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McCrossin v. IMO Industries, Inc.

United States District Court, W.D. Washington, Tacoma

March 2, 2015

CONNIE M. McCROSSIN, Individually and as Personal Representative of the Estate of JOHN L. MCCROSSIN, Plaintiff,
v.
IMO INDUSTRIES, INC., individually and as successor-in-interest to DE LAVAL TURBINE, INC.; LOCKHEED SHIPBUILDING COMPANY; LONE STAR INDUSTRIES, INC., individually and as successor-in-interest to PIONEER SAND & GRAVEL COMPANY; UNION CARBIDE CORPORATION; and FRASER'S BOILER SERVICE, INC., Defendants.

ORDER DENYING LOCKHEED SHIPBUILDING COMPANY'S MOTION FOR RECONSIDERATION

ROBERT J. BRYAN, District Judge.

This matter comes before the Court on defendant Lockheed Shipbuilding Company's ("Lockheed") Motion for Reconsideration of Order Denying Motion for Summary Judgment. Dkt. 222. The Court has considered the motion and the file herein.

On February 11, 2015, this Court denied Lockheed's motion for a summary judgment on the basis that genuine issues of material fact exist in this case precluding a summary judgment for Lockheed. Dkt. 214. On February 25, 2015, Lockheed filed a motion for reconsideration. Dkt. 222. The Court should conclude that Lockheed's motion lacks merit.

SUMMARY OF LOCKHEED'S ARGUMENT

Although Lockheed acknowledges that motions for reconsideration are disfavored, Lockheed argues that this motion "presents unique circumstances owing to the importance of maintaining uniformity in maritime law" because this Court's order conflicts with precedent. Dkt. 222. Specifically, Lockheed argues that, in the cases addressed below, Judge Robreno with the Eastern District of Pennsylvania has found that, absent personal knowledge, an expert witness can create no genuine issue of material fact regarding asbestos exposure by opining that a plaintiff was "likely" exposed to original asbestos or that "80% or the overwhelming majority' of original [asbestos] remained during the plaintiff's work." Id.

Here, Lockheed argues that, as matter of law, plaintiff can show no exposure to any asbestos Lockheed originally installed on the Trenton because plaintiff has produced no witness with personal knowledge to that effect. Id. Specifically, Lockheed argues that, without personal knowledge, plaintiff's expert opinion of Captain Francis Burger that Mr. McCrossin was exposed to original asbestos creates no genuine issue of material fact. Id. Captain Burger, Lockheed alleges, declared that Mr. McCrossin was "likely" exposed to original asbestos and that the amount of asbestos replaced between the Trenton's construction and Mr. McCrossin's alleged exposure "pales in comparison" to the original amount. Id. Such testimony, Lockheed argues, is indistinguishable from the "more likely than not, " "80 percent, " and "the overwhelming majority" testimony, which Judge Robreno "all deemed impermissible speculation." Id. Accordingly, Lockheed argues that this Court should reconsider this Court's order and dismiss all plaintiff's claims against Lockheed. Id.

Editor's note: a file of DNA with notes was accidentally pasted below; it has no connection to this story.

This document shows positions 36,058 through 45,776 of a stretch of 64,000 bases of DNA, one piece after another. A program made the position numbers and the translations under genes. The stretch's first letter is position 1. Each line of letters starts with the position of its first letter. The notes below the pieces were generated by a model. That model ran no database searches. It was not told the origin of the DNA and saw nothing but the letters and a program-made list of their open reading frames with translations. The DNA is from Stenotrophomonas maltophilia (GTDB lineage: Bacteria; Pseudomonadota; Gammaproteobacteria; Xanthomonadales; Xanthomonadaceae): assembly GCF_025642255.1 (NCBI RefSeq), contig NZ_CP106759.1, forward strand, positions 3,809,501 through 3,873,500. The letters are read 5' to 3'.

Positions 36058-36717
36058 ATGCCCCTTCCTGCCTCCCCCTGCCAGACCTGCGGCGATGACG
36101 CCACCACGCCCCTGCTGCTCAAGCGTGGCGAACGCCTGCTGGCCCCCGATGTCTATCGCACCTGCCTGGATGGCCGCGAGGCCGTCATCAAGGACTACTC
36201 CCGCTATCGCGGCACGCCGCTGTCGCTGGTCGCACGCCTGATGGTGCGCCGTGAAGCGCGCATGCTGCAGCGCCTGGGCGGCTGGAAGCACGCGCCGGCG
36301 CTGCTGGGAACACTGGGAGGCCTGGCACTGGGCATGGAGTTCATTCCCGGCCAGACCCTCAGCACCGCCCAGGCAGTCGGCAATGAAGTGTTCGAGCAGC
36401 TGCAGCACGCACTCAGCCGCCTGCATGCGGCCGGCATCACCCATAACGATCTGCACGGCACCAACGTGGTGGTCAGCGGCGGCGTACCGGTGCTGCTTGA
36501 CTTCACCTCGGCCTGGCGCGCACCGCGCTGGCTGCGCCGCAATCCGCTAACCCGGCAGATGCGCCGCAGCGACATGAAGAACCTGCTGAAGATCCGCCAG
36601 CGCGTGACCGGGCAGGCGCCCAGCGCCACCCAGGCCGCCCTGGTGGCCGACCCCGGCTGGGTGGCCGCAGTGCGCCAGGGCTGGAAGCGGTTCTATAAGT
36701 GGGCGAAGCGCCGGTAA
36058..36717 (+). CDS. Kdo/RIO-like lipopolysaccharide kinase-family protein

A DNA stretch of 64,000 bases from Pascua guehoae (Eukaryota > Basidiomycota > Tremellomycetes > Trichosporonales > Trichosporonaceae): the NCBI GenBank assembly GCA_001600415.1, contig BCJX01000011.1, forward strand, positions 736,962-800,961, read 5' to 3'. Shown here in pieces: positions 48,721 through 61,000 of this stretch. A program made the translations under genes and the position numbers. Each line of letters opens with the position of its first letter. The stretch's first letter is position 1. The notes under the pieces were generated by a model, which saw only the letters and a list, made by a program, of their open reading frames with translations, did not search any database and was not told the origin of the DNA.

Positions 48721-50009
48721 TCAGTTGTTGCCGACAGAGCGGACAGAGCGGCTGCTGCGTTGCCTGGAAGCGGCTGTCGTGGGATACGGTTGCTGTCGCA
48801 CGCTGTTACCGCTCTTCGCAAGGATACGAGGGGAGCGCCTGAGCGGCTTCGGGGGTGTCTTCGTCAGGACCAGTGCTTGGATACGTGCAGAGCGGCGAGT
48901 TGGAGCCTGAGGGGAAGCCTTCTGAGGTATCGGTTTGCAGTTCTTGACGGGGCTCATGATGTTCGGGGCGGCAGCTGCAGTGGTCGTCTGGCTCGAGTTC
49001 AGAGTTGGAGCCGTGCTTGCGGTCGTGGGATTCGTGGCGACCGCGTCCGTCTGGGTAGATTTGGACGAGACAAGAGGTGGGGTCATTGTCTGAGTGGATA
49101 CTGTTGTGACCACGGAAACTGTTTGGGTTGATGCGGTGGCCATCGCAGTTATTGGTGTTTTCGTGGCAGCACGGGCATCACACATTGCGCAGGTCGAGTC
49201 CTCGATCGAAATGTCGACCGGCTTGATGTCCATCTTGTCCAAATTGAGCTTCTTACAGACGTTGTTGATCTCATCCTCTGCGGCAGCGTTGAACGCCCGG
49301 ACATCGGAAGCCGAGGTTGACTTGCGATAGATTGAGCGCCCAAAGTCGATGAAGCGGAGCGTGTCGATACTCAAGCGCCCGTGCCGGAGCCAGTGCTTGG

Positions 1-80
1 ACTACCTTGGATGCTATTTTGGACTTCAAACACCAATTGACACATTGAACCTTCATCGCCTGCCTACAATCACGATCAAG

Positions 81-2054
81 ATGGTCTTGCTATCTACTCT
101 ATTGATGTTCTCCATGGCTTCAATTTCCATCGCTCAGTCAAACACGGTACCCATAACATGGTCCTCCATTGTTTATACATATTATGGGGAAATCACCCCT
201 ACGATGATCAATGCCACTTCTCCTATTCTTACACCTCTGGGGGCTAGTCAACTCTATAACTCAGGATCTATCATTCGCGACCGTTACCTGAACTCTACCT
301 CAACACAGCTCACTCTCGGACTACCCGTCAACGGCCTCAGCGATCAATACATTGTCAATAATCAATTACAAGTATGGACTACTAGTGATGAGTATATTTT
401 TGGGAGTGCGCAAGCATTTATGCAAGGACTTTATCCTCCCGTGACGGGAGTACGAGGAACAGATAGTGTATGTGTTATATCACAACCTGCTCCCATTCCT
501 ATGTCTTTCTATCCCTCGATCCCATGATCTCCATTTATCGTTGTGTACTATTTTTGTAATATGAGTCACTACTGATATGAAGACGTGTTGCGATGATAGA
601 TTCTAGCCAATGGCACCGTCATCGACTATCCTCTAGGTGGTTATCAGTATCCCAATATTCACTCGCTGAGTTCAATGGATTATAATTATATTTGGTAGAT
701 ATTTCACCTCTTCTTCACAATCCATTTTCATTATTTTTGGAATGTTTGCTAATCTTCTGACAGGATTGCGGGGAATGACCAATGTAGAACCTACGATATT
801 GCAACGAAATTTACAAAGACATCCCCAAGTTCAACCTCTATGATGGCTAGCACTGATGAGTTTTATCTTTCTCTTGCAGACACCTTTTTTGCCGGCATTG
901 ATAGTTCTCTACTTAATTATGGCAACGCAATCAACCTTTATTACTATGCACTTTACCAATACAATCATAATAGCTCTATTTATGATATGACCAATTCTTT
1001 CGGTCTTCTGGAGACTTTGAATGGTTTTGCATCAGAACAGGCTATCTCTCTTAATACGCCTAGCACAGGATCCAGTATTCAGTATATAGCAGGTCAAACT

DISCUSSION

a. Causation framework in asbestos action under maritime law

Under maritime law in an asbestos action, the Ninth Circuit has not addressed the causation element. Nelson v. Air & Liquid Sys. Corp., C14-0162JLR, 2014 WL 6982476, at *10 (W.D.Wash. 2014) (citing Cabasug v. Crane Co., 989 F.Supp.2d 1027, 1033 (D. Haw. 2013)). Only the Sixth Circuit appears to have addressed this issue. See Lindstrom v. A-C Product Liability Trust, 424 F.3d 488 (6th Cir.2005). But, in Cabasug, the district court found that Lindstrom was consistent with the Ninth Circuit's guidance on tort law in the maritime context. Cabasug, 989 F.Supp.2d at 1037.

To establish causation under maritime law, the Lindstrom court held that a plaintiff must show for each defendant that (1) the plaintiff was exposed to the defendant's product; and (2) the product was a substantial factor in causing the injury the plaintiff suffered. Lindstrom, 424 F.3d at 492 (citing Stark v. Armstrong World Indus., Inc., 21 F.Appx. 371, 375 (6th Cir.2001)). See also Nelson, 2014 WL 6982476, at *12. The Lindstrom court held that "evidence of substantial exposure for a substantial period of time" can raise "the inference that the product was a substantial factor in causing the injury. Id. Neither "minimal exposure" nor "a mere showing that defendant's product was present somewhere at plaintiff's place of work" is sufficient. Id.

In establishing causation, a plaintiff may rely upon direct evidence that a product to which the plaintiff was exposed was a substantial factor in causing the plaintiff's injury ( Lindstrom, 424 F.3d at 493) or "circumstantial evidence of exposure" ( Stark, 21 Fed.Appx. at 376). See also Nelson, 2014 WL 6982476, at *11 ("[p]laintiffs may raise a genuine issue of material fact concerning exposure by presenting either direct or circumstantial evidence that Mr. Nelson worked on a particular defendant's asbestos-containing product (or near it while others worked on it) and that such work would create the conditions necessary for asbestos exposure") (citing Cabasug, 989 F.Supp.2d at 1037-38).

In this case, Lockheed's motion for reconsideration lacks merit for at least two reasons: first, a plaintiff may prove causation with circumstantial evidence; and, second, Captain Burger stated in his declaration that he has personal knowledge of the relevant events.

b. Under maritime law, plaintiff may raise a genuine issue of material fact regarding asbestos exposure by presenting either direct or circumstantial evidence

Assuming maritime law governs this case, a showing of a lack of any personal knowledge of an alleged asbestos exposure alone is insufficient to prevail on a summary judgment; a plaintiff may raise a genuine issue of material fact by ...


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